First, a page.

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Historic pre-stressed concrete structure faces demolition

One of the UK’s first prestressed concrete structures faces demolition following the closure of a historic light railway in Kent, it was revealed this week.

The Sittingbourne and Kemsley light railway, which is listed by the ICE as historically valuable, is due to close on 26 December and its prestressed concrete viaduct will be destroyed unless parts of the land can be protected from redevelopment into a shopping centre.

Paul Best, who acts as spokesperson for the railway, said: "The railway has been running for more than 100 years, and we have always had a rolling monthly contract, but we have been told we have to be out by the end of January."

The railway was built in 1867 by publishing magnate Edward Lloyd, to supply his businesses with paper from the Sittingbourne Mill, and runs for 5.6km.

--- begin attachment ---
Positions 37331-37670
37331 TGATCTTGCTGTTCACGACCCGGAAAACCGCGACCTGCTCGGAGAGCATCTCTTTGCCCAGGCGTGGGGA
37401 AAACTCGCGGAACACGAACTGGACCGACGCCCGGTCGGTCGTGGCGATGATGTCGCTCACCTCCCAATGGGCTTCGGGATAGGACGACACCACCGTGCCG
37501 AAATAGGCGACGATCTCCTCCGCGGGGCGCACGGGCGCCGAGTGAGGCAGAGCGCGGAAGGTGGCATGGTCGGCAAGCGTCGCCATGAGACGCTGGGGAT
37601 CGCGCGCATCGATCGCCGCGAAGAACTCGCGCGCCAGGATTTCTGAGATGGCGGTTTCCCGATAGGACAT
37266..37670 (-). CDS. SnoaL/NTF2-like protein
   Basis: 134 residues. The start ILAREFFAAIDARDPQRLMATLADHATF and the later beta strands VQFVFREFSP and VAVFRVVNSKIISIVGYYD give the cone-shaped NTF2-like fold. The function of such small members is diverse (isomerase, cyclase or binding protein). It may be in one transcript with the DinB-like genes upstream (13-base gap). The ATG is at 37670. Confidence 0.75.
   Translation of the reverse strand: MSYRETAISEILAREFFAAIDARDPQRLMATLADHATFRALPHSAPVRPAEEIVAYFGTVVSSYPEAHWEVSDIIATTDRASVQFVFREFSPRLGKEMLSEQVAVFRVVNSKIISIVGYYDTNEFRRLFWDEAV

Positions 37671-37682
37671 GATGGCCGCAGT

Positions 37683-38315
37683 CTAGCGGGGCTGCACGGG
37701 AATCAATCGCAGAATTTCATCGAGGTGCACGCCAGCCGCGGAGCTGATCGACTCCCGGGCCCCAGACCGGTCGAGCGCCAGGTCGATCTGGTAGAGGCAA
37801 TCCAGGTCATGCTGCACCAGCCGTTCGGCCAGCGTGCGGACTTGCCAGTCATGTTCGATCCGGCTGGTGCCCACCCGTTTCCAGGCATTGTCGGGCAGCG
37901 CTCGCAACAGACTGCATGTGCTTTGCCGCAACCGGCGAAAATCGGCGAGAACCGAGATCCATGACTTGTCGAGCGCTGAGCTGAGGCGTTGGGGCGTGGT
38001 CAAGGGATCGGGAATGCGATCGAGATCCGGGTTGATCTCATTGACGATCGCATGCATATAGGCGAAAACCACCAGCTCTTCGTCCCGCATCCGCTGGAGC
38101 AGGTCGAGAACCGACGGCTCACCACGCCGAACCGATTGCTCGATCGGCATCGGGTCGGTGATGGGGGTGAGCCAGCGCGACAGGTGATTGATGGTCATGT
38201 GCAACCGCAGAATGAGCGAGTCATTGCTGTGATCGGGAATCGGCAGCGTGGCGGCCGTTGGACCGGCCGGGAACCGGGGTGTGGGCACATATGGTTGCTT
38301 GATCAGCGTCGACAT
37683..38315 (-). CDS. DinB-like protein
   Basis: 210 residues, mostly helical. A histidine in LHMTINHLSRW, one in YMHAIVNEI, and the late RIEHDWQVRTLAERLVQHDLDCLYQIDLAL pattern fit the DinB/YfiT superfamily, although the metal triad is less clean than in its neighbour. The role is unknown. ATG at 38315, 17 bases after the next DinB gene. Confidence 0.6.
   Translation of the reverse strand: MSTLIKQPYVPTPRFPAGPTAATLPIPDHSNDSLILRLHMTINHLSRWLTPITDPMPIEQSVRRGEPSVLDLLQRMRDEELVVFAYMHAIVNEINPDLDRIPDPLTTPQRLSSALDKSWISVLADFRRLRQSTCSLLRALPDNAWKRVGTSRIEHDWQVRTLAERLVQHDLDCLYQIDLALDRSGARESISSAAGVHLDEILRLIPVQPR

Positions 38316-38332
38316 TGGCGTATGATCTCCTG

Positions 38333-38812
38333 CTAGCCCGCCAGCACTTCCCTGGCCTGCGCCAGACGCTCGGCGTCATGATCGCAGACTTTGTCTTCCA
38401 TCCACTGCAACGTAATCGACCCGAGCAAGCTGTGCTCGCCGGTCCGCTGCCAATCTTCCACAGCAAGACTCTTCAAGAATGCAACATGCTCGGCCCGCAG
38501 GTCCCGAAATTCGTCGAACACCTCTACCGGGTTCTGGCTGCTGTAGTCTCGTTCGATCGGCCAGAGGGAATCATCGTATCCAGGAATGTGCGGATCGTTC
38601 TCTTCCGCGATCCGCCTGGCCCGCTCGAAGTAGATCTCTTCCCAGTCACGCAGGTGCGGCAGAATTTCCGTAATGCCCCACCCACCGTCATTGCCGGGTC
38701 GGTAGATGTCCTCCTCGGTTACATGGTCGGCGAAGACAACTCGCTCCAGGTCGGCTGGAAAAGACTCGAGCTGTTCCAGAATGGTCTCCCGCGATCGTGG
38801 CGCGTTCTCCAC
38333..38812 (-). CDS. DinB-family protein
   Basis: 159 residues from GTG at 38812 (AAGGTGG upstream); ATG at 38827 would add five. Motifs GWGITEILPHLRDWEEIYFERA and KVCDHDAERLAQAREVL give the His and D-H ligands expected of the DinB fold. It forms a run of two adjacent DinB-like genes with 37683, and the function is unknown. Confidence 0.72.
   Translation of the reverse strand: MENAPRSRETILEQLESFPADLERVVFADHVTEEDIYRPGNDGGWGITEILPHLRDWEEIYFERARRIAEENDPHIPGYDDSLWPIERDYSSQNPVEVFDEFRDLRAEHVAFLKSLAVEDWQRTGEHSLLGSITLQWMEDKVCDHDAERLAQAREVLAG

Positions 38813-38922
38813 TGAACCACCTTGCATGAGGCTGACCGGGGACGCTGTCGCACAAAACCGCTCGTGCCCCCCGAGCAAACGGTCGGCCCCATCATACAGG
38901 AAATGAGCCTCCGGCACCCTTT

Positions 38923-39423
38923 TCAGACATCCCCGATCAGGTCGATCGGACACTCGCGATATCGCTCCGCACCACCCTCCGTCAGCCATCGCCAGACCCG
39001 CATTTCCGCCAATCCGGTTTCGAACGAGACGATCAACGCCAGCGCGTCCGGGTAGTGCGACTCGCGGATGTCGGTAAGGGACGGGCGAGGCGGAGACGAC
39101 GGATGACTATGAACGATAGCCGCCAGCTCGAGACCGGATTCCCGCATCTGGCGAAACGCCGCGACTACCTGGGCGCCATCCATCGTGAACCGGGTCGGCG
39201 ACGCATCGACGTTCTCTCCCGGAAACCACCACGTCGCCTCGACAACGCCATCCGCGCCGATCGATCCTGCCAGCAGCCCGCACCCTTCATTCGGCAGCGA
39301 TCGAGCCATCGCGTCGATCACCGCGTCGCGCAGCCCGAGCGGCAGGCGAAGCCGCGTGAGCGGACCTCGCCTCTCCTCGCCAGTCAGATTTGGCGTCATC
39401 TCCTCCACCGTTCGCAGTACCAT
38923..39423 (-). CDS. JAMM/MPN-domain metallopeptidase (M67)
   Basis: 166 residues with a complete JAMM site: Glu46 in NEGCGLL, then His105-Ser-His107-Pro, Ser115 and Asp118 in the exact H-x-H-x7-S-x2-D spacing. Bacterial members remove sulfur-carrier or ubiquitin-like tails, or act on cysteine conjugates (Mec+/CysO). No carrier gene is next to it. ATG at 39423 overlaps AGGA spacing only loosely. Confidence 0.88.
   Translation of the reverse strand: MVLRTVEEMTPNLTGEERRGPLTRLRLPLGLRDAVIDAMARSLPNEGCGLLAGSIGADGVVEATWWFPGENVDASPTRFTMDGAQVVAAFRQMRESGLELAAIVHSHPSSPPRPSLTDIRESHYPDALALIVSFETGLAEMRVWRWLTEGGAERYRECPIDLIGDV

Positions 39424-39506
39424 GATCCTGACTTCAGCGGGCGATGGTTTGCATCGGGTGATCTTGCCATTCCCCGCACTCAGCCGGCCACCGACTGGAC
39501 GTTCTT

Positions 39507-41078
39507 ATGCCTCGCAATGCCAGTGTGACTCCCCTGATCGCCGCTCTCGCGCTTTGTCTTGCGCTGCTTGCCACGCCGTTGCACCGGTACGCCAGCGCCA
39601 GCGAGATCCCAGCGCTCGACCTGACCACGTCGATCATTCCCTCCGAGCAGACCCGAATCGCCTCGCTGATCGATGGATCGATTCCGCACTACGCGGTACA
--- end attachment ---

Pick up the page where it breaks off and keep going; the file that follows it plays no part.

It was upgraded to steam power from horse-drawn carriages in 1905. Closed as a working line in 1969, the heritage railway has been running since 1970.

The mill is now owned by Finnish paper company M-Real but it ceased operations in January 2007. The firm was initially supportive of the railway, a registered charity, and allowed it to continue running. However, M-Real now wishes to sell the site for redevelopment.

Best added that the railway will not be the only loss if the line is dismantled. "The first kilometre is on a concrete viaduct, built in the 1920s, and was one of the first prestressed concrete structures in the UK," he said.

The railway is now looking for ways to have this viaduct listed, which would prevent its demolition, and so save the railway. "Swale Borough Council is backing us, and our local MP, Derek Wyatt has written to M-Real’s vice president, who replied that he would not talk to more than one party," said Best.

A pumping station built by Brunel was saved in similar circumstances in March, following intervention by TV presenter Jeremy Clarkson. It was due to be demolished, but received a 2* listing at the 11th hour

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